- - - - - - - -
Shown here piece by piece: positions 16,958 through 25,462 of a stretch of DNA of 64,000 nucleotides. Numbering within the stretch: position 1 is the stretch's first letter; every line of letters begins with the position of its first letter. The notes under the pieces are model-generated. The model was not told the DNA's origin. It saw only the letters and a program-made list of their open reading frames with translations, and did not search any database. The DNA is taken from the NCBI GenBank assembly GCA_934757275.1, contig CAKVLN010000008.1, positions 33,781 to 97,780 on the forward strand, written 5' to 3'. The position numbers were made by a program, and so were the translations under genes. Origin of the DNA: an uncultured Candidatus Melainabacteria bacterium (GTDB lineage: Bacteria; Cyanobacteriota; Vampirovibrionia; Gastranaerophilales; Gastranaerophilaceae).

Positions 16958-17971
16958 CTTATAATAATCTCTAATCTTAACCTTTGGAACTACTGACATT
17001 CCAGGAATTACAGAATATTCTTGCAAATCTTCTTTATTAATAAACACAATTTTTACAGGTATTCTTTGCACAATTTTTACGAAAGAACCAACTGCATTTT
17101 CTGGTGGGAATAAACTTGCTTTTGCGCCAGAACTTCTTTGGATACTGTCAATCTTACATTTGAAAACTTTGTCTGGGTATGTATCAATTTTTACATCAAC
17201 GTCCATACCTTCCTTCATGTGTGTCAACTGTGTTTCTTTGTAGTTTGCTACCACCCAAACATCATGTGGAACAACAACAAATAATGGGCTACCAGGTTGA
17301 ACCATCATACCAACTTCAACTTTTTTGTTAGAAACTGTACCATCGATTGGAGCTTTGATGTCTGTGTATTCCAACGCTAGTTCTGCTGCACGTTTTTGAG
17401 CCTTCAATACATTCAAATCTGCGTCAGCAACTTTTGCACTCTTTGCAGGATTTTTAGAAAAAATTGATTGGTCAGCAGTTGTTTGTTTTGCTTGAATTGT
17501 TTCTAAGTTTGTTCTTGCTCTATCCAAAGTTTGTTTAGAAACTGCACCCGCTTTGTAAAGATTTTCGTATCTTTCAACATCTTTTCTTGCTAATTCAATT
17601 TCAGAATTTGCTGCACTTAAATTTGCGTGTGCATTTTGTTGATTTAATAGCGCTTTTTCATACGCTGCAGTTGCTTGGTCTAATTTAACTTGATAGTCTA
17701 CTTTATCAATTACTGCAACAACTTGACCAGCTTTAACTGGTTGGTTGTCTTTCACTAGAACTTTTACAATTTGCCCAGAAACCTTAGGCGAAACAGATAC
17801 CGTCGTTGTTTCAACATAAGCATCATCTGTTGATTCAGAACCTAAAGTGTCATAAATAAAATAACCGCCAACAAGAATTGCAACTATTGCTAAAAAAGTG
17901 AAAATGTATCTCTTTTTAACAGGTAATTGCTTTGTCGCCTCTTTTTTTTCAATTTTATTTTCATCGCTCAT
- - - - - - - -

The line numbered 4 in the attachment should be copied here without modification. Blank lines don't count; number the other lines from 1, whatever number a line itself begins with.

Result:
17001 CCAGGAATTACAGAATATTCTTGCAAATCTTCTTTATTAATAAACACAATTTTTACAGGTATTCTTTGCACAATTTTTACGAAAGAACCAACTGCATTTT